The answer is hidden in God’s Providence. As St. Thomas Aquinas says, every creature is made unique in order to reveal a particular aspect of God’s wisdom through the order of the created universe. This includes the uniqueness of human souls. Saint Thérèse of Lisieux’s sister famously compared two souls with different callings to a glass and a thimble full of water: One soul holds more grace and another less, but both are filled with Christ. Saint Faustina compares different souls to straw, iron, or pure gold, and warns confessors that “Each of these three types of souls needs different kinds of training” (Diary of Saint Maria Faustina Kowalska, 112). The best analogy, however, is given by St. Paul himself in 1 Corinthians 12 — we are many parts of the one Body of Christ.

Saint Paul’s analogy of the Mystical Body has several applications to this question of dramatic conversion. He writes that the less honorable parts of the body are treated with greater propriety and that the weaker parts of the body are, paradoxically, all the more necessary. The dramatic converts and fiery apostles may be the most admirable members of the Church, but they rely on the quiet, consistent support of more hidden members. Saint Paul also says that no part of the body can exclude other parts as if they do not belong, since a complete human body cannot be composed of only one part, such as an eye. It is not right to declare someone outside the Church simply because his calling within the Church is misunderstood or looks less important than another’s calling.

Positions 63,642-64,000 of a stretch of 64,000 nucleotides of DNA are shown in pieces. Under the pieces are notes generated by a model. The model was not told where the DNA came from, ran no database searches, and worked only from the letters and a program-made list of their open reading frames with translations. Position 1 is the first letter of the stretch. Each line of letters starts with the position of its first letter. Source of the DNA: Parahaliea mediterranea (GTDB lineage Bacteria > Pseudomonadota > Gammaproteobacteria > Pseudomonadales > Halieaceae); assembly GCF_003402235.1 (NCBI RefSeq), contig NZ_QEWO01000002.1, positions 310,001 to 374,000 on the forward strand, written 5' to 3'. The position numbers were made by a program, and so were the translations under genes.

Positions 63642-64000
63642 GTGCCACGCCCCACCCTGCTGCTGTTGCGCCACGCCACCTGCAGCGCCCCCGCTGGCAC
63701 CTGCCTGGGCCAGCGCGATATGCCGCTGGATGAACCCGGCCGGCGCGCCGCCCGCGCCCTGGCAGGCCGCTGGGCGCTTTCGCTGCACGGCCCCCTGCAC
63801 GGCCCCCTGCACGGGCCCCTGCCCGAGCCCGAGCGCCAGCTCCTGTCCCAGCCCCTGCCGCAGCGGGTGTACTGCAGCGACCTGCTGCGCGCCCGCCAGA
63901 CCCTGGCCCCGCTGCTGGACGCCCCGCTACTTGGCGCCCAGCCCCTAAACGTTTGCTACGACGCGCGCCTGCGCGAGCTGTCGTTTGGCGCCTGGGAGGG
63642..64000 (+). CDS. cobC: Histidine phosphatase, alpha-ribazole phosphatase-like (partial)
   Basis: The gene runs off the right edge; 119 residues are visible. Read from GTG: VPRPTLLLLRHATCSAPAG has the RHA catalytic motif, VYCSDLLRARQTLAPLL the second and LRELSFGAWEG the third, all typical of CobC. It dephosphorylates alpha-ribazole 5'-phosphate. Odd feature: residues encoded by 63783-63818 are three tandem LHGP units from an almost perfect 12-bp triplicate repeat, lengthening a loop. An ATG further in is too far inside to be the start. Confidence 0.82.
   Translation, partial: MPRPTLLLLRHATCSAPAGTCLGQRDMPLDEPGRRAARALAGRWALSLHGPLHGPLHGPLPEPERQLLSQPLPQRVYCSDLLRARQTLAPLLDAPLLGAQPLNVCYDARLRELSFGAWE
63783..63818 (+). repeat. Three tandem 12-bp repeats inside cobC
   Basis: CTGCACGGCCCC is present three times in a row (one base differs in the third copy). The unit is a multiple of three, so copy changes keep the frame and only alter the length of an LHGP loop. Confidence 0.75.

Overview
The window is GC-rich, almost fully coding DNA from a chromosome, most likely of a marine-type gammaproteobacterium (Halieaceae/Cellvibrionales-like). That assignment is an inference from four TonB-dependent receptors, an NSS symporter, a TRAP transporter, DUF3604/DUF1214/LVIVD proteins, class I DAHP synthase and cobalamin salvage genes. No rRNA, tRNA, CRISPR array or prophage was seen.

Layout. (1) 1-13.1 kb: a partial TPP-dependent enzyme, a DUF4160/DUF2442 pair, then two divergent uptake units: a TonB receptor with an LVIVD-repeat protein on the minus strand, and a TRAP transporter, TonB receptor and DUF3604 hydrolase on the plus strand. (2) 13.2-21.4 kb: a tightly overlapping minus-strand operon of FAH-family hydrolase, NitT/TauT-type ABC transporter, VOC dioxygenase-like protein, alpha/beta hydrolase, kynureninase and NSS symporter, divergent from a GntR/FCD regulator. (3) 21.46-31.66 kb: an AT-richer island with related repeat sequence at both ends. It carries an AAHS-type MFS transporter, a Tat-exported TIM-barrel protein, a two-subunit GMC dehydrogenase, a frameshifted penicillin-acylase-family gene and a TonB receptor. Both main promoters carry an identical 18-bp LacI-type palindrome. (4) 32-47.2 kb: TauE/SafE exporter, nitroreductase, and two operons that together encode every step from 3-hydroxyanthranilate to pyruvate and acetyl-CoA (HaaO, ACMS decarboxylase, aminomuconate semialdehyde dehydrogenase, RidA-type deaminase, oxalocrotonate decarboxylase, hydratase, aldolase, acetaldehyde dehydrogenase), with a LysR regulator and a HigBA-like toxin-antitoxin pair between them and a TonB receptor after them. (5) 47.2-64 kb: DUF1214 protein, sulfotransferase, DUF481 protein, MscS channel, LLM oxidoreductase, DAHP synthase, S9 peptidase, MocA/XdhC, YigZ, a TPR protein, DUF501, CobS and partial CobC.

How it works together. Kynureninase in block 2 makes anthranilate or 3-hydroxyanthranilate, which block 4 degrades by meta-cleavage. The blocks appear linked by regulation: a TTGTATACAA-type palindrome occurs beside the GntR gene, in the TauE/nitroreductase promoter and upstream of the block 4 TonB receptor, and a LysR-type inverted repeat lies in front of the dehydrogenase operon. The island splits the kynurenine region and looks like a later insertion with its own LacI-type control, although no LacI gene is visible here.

His will for us
Finally, St. Paul says, no part can exclude itself from the body, or wish to be other than what it is. We should not consider ourselves “bad” because we are not the holiest people we know. We should not think ourselves inferior Christians because we are not full-time apostles, nor should we demand for ourselves any graces that the Lord does not wish to give us. Sometimes his grace moves us to “strive eagerly for the greatest spiritual gifts” (1 Cor 12:31), but we must distinguish our own will from His will for us.

The will of God begins with unconditional Love. Remember, His Love creates us and sustains us, long before we can do anything to repay him. Each one of us is made in the image of God (see Gen 1: 26-27), and, as the proverb runs, “God doesn’t make junk.” Thus, even before we can do anything good, God looks at His creation — us — and sees that we are good. Gratitude for the first unmerited gift of creation should make us a little humbler in asking Him for extra favors.

Just as Paul was knocked off the “high horse” of his pride, we usually need to let ourselves be knocked off the high horse of expecting God to do an exceptional miracle for us (although miracles do indeed happen). He is the One who gives: We are only the recipients, and unworthy recipients at that.

I’ve tried to summarize this attitude of gratitude and obedience in a little prayer, which I recommend to you. When you’re tempted to ask the Lord, “Can’t you just make me good?” try this instead: “Thank you, God, for making me good. Now, how do You want to make me holy?“ This prayer may not produce great miracles, but if you stick with it, faithfulness will begin to sprout and grow, though you know not how.